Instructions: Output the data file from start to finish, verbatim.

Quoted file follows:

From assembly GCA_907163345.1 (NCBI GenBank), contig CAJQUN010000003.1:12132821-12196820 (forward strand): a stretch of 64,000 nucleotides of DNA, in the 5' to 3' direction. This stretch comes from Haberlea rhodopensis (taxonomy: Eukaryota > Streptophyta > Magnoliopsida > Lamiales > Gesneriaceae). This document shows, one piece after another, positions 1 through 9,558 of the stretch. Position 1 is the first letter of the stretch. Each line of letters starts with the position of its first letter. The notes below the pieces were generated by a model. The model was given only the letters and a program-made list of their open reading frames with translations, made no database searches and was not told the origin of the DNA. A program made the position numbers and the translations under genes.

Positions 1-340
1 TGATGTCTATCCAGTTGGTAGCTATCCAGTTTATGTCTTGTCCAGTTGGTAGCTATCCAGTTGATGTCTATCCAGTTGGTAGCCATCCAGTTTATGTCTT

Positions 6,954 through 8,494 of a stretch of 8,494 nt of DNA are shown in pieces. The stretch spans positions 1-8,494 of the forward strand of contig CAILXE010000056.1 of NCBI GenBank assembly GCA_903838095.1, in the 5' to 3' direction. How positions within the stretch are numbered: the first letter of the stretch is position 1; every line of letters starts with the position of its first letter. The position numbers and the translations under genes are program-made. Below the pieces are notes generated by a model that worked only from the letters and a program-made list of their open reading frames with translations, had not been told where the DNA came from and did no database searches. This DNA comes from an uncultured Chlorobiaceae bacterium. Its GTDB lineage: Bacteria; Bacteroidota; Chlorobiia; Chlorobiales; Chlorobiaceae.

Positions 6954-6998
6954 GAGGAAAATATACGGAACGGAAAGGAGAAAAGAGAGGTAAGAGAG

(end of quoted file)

From assembly GCA_907163345.1 (NCBI GenBank), contig CAJQUN010000003.1:12132821-12196820 (forward strand): a stretch of 64,000 nucleotides of DNA, in the 5' to 3' direction. This stretch comes from Haberlea rhodopensis (taxonomy: Eukaryota > Streptophyta > Magnoliopsida > Lamiales > Gesneriaceae). This document shows, one piece after another, positions 1 through 9,558 of the stretch. Position 1 is the first letter of the stretch. Each line of letters starts with the position of its first letter. The notes below the pieces were generated by a model. The model was given only the letters and a program-made list of their open reading frames with translations, made no database searches and was not told the origin of the DNA. A program made the position numbers and the translations under genes.

Positions 1-340
1 TGATGTCTATCCAGTTGGTAGCTATCCAGTTTATGTCTTGTCCAGTTGGTAGCTATCCAGTTGATGTCTATCCAGTTGGTAGCCATCCAGTTTATGTCTT

Positions 6,954 through 8,494 of a stretch of 8,494 nt of DNA are shown in pieces. The stretch spans positions 1-8,494 of the forward strand of contig CAILXE010000056.1 of NCBI GenBank assembly GCA_903838095.1, in the 5' to 3' direction. How positions within the stretch are numbered: the first letter of the stretch is position 1; every line of letters starts with the position of its first letter. The position numbers and the translations under genes are program-made. Below the pieces are notes generated by a model that worked only from the letters and a program-made list of their open reading frames with translations, had not been told where the DNA came from and did no database searches. This DNA comes from an uncultured Chlorobiaceae bacterium. Its GTDB lineage: Bacteria; Bacteroidota; Chlorobiia; Chlorobiales; Chlorobiaceae.

Positions 6954-6998
6954 GAGGAAAATATACGGAACGGAAAGGAGAAAAGAGAGGTAAGAGAG